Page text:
"I don’t get it," my wife said, peering over my shoulder. "Wouldn’t they both apply?"
"I didn’t raise my son to be a backstabber," I replied.
Turns out it didn’t matter. It’s in his nature.
Junior Woodchucks Kevin O’Kelley (12) and Calum Mitchell (11), Pete McNamara’s stepson, made their Diplomacy debuts today in Game No. 207, played at Tony Prokes’ home in Des Plaines, and each bloodied his hands at the expense of an ally and mentor.
Kevin has wanted to play with us since our first game at his home in September 2005. That day, he kept popping in on us with a toy rifle, asking if he could be a spy.
"That’s the first day I met you," Dan Burgess told him, when the two were comfortably allied as England and France, respectively. But in Spring 1903, Kevin sailed into the Irish Sea and then walked into Liverpool in the Fall.
Calum, playing Turkey, waited a little longer to stab his ally, Don Glass in Russia. He took Rumania in Fall 1904.
The game ended by draw vote in Spring 1907 in the following center counts:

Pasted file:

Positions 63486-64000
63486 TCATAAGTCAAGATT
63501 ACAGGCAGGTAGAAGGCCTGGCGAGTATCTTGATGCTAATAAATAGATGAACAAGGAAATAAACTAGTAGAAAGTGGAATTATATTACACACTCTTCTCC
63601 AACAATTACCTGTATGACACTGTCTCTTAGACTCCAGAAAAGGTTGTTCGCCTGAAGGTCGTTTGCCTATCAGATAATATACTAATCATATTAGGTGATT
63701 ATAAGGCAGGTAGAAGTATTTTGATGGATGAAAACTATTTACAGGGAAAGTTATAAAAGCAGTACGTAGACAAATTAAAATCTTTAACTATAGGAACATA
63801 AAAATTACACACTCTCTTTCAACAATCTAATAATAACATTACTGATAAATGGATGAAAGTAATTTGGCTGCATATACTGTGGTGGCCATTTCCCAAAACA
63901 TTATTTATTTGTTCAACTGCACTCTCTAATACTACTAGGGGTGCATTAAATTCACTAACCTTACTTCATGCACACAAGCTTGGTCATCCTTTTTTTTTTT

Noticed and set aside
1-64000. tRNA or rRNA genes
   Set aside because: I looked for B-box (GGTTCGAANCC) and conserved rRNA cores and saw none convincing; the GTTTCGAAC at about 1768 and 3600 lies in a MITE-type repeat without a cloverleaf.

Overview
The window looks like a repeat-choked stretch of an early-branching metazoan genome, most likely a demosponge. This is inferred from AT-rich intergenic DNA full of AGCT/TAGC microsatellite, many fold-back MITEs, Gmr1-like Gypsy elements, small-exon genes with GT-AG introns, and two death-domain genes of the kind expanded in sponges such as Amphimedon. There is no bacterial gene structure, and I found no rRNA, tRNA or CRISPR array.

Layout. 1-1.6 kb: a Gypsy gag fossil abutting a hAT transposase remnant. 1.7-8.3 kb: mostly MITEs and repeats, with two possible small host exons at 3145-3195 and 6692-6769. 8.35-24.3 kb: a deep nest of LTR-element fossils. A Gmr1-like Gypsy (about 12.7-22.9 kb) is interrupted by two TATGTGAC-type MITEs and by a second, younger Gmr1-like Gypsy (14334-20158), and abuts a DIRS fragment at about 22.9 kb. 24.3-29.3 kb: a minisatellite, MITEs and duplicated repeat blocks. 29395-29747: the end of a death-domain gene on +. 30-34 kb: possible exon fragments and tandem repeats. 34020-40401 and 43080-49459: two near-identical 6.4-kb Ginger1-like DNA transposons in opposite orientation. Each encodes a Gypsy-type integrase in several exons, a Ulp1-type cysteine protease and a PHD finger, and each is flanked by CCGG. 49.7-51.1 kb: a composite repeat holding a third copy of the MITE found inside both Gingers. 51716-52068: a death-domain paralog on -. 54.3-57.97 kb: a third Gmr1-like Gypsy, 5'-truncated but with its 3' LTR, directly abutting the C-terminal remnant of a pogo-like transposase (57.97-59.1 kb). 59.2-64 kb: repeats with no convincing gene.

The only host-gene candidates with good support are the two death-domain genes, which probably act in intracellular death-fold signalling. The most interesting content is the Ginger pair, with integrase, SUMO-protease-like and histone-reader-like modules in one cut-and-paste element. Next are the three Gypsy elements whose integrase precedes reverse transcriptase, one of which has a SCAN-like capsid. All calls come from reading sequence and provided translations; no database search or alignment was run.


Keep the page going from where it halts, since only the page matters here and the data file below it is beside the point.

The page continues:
Austria (Brad Harrington): 2; 1.739 points.
England (Dan Burgess): 3; 3.913 points.
France (Kevin O’Kelley): 9; 35.217 points.
Germany (Tony Prokes): 2; 1.739 points.
Italy (Jim O’Kelley): 10; 43.478 points.
Russia (Don Glass): 4; 6.957 points.
Turkey (Calum Mitchell): 4; 6.957 points.
The supply center chart is here.
We used bar timing and wrapped up by 3:30. It was a fun, quick game, and both boys had fun. Kevin is eager to play again next week, and asked me to pay his club dues. (We also collected from Brad Harrington and Tony Prokes. Have you paid yours yet?)
A few other notes before we turn it over to the players for their comments.
First, every single player improved his score for the year. That wasn’t hard to do for the newcomers, of course, but it was a feat for some of us.
Second, we decided that Kevin and Calum would play France and Turkey, per our club’s novice rules, so I drew from the other five powers. We figured we’d put Kevin in the opposite theater, but our clever plan was thwarted when I drew Italy.
Finally, speaking of Italy, for the third straight year, the green units topped the board in our St. Patrick’s Day game. Weird, huh?
Okay, let’s hear from the players.